In his writings, Tertullian displays the profundity of his thought. For example, he saw scripture as the Vox Domini (voice of God), was a very avid proponent of Old Testament typology (for example, if it had anything to do with wood, he connected it to the cross), and considered the Old Testament to be full of sacramenta (mysteries). His theology was quite word-centered; he believed that the Bible was at the centre of the life of the Church. He also argued that the Bible was the unique property of the Church, and only “holy persons” (whom he most likely would have equated to prophetic figures, not the bishops and presbyters). He is an important witness when it comes to the canon of scripture, since he quotes virtually all of the New Testament books except for the second and third epistles of John. He argued against Roman persecution, stating that it only caused more people (such as himself) to convert to Christianity. He demonstrated the superiority of Christianity over the pagan religious systems, demonstrating for example, the unique simplicity of baptism over and against the pomp of the pagan rituals. His treatises on moral instruction set the pace for many Christian writers to come after him. A prominent example is his writing on Patience, which was the first treatise of its kind in Christian literature, and was picked up in the writings of later church fathers such as Augustine of Hippo. Perhaps most significantly, he was also the first to use the term Trinitas to refer to the nature of the Godhead, describing God as being one substantia but three personae.

It is generally believed that Tertullian had converted from orthodox Christianity to “The New Prophecy”(today known as Montanism) around 206 or 207 A. D., although some have suggested that he merely had sympathies for the sect, and did not actually become a member of them. This sect, having been founded during the early 170s in Asia Minor by Montanus and the two “prophetesses” Prisca and Maxmilla, was very charismatic (putting much emphasis on prophecy and ecstatic utterances), disregarded ecclesiastical authorities, and put high value on martyrdom and asceticism (hence the description of Montanism as the “Church of the Martyrs”). Tertullian’s adherence to Montanist distinctives is seen most clearly in his ecclesiology; for him, the Church was God’s pure bride, and it did not have room in it for sinners. This is seen in his arguments against the admission of adulterers and fornicators back into the fellowship of the Church after they have committed grievous sin. This rigorist stance was common among many North African Christians, as seen not only in Tertullian, but also in later North African Christians such as Cyprian of Carthage and the Donatist movement. Also, for Tertullian, the Church wasdefined by the presence of the Holy Spirit, and criticized the mainstream Church for neglecting the gifts of the Spirit. He demonstrates this in his treatise against a Modalist from Rome by the name of Praxeas. In it, he accused the latter of “crucifying the father and putting to flight the paraclete.” Finally, he regarded the Church as “the people who anticipate the Kingdom,” which points to his inaugurated eschatology.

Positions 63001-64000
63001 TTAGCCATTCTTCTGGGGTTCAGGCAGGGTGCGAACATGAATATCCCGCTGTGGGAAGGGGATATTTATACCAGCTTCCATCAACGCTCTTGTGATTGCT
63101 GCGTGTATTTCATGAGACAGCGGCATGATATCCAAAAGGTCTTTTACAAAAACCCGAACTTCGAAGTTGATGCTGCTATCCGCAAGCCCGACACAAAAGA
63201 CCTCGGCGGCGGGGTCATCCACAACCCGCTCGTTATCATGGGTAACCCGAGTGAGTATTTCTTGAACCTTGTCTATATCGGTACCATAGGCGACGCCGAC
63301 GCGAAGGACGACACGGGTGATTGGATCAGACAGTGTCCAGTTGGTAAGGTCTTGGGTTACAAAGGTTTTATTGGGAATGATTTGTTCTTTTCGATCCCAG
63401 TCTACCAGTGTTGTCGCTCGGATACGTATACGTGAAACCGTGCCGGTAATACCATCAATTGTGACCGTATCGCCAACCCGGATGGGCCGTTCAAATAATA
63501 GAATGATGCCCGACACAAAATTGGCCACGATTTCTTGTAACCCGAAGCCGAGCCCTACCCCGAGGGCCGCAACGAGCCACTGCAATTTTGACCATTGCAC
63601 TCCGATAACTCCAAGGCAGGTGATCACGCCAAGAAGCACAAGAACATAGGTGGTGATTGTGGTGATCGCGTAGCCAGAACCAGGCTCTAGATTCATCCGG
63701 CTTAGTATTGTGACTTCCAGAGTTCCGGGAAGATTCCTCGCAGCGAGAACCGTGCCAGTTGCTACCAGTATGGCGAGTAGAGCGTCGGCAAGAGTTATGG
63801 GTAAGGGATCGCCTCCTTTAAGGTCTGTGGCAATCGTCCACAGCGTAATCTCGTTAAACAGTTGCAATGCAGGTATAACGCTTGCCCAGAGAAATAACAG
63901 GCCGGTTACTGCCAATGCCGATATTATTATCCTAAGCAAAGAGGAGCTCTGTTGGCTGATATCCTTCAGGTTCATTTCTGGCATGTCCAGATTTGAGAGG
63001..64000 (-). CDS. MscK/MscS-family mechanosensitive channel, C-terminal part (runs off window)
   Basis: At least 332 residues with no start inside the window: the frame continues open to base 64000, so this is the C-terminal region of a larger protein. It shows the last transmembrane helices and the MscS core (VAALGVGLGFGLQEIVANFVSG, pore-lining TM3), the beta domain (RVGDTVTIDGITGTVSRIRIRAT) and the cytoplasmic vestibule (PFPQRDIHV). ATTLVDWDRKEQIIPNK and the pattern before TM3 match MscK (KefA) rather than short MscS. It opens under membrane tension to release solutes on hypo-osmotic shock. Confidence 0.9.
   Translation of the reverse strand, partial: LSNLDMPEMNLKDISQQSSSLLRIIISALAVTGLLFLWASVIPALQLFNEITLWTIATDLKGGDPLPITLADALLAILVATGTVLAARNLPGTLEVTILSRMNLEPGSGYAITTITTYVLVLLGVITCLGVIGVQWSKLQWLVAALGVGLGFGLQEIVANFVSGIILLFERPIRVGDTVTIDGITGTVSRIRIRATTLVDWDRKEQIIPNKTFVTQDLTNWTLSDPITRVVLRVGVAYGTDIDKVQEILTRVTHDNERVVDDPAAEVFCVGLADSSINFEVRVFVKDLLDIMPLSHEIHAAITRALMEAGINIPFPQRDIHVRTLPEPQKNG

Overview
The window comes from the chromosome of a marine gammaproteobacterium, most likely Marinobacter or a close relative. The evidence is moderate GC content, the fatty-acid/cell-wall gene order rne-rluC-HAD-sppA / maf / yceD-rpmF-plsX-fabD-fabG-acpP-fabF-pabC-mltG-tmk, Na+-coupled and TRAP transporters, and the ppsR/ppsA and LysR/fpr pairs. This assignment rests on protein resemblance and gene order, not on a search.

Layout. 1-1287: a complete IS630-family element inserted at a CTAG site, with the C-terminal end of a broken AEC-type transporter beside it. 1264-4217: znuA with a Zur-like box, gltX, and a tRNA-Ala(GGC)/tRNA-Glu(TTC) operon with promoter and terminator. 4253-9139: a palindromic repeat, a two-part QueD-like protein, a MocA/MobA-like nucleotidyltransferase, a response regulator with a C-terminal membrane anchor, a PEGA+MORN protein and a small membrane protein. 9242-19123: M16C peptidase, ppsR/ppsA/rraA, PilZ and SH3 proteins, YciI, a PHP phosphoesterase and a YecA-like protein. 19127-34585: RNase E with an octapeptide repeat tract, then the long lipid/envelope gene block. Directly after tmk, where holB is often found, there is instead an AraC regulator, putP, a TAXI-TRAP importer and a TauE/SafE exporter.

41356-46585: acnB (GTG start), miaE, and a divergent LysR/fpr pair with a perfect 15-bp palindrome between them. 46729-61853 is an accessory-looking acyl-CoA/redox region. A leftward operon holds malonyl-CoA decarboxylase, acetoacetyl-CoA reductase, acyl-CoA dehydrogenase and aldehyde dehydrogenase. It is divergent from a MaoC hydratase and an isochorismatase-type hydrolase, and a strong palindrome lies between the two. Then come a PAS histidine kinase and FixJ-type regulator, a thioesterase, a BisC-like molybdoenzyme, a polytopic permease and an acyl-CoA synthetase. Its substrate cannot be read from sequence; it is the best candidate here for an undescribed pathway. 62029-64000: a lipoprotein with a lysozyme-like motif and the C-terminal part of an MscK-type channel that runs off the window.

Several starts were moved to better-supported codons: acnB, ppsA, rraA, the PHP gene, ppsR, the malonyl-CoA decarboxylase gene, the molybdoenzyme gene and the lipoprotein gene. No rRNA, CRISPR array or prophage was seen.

In summary, Tertullian can be said to be one of the most interesting characters of the Christian period. He is very witty in his writings, is very forceful in making his points and argues quite well, even when it turns out upon closer examination that his views are wrong. Through the influence of his writings, he set the pace for future Latin church fathers (especially North African ones) to come.